Q&A: Should I Negotiate Repairs Before Closing?

Dated: October 20 2020

Views: 61

Even though I am a realtor with extensive real estate experience, the word 'inspection' tends to make me and many of my clients uncomfortable. It is understandable that being 'inspected' can make you uncomfortable. If you are the seller, you don't want to lose the sale. 

If you are the buyer, you don't want to lose buying the house of your dreams. Plus, add to the scenario, no-one wants to spend more time and money than necessary. All of that combined can make an uncomfortable situation.

Buying and Selling homes in Prescott, Arizona, is unique since the historic mountainous area has various types of homes. Prescott has 125-year-old historic homes, senior mobile homes, new custom homes, starter homes, luxury homes, ranches, subdivision homes . . . the list can go on and on. At the time of sale, each home typically will undergo an inspection. Here is a question that I often receive regarding the repairs that the inspection revealed. Hopefully, this will help you when you are in a similar situation:

Q: The home inspection just completed on a home I have under contract turned up some issues. Should I insist the repairs be completed before closing?

A: It depends. Everyone wants a smooth closing, and home inspection negotiations are a place where a deal can fall apart. Here are some things you'll want to consider:

1. If you require the seller to make the repairs, do you think they'll do as good of a job as you would? After all, they're getting ready to move on to their next home. While the repairs must meet specific quality standards, they might not measure up to your high standards (though they technically fulfill their end of the bargain).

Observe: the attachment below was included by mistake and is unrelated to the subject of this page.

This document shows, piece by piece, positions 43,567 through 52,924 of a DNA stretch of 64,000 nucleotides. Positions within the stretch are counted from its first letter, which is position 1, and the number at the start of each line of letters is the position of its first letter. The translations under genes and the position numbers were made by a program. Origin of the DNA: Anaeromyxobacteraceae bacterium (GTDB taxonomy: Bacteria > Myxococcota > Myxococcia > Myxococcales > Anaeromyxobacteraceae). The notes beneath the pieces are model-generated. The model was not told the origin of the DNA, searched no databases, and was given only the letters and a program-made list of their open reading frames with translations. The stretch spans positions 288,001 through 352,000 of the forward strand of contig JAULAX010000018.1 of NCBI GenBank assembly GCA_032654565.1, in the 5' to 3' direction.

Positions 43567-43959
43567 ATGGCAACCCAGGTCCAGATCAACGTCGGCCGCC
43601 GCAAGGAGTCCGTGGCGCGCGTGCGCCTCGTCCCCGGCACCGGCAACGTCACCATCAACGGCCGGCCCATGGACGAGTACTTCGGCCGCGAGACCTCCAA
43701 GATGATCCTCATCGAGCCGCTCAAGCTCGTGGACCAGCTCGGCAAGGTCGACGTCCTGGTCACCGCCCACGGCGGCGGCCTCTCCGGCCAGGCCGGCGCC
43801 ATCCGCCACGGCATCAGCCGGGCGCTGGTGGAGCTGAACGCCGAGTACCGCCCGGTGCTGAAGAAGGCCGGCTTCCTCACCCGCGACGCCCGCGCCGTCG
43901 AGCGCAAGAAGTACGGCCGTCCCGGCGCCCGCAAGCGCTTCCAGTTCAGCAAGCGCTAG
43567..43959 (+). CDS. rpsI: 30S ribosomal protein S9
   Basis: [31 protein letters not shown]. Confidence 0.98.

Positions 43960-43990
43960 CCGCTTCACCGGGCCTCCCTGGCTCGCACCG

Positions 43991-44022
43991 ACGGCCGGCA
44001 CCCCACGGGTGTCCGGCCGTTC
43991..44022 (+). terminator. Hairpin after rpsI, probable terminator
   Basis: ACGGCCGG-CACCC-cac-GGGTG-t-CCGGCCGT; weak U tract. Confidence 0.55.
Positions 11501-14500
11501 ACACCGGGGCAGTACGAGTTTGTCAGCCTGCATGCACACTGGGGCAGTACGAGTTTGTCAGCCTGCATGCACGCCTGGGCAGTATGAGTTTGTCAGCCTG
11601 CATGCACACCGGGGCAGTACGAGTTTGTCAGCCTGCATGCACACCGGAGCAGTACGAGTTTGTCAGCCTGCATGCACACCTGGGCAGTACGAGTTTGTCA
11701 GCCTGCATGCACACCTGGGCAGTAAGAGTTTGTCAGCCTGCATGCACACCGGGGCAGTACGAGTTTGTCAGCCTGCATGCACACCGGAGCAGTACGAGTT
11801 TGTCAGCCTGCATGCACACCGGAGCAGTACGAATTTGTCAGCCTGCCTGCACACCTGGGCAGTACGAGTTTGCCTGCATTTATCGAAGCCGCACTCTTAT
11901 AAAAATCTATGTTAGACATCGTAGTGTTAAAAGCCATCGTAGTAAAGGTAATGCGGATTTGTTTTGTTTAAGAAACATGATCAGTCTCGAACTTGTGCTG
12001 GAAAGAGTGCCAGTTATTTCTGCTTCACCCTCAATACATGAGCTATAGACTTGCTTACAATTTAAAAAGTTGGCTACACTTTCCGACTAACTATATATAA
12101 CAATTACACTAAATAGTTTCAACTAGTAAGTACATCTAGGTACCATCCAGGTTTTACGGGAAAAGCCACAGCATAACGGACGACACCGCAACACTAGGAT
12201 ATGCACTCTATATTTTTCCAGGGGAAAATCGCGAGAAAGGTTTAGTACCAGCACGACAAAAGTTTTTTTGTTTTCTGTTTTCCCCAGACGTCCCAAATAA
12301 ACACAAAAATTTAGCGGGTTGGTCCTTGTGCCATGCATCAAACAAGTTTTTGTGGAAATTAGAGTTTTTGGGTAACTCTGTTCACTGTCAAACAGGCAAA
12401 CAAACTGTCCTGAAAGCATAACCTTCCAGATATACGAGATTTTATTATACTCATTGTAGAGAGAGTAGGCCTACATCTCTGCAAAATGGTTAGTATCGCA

2. Ask yourself, do the repairs matter in the grand scheme of things? Are you quibbling over some peeling linoleum in a kitchen you're already planning to renovate from the floor up? 

3. The back-and-forth over repairs could delay your closing. Remember, getting the work done will involve selecting a contractor, scheduling the job, and final review of the work completed.

Instead of having the repairs made before closing, you might decide to seek a cash-back credit at close of escrow. This way, you can have the work done on your terms and your timeline after closing (and you might just offset some of those closing costs as well).

Negotiating cash-back at the close of escrow is just one of the many reasons that working with a real estate professional is to your benefit. Realtors are trained and take many – many (many) classes to equip themselves to help buyers with the best strategies to make an equitable and smooth transaction. It is best not to navigate the process alone. I'm happy to help you with any questions you may have and make sure you get the most out of your next real estate experience! 928-277-6404.

You deserve a home in good shape! How it gets that way is often negotiable.

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Q&A: Should I Negotiate Repairs Before Closing?

Even though I am a realtor with extensive real estate experience, the word 'inspection' tends to make me and many of my clients uncomfortable. It is understandable that being 'inspected' can make

Read More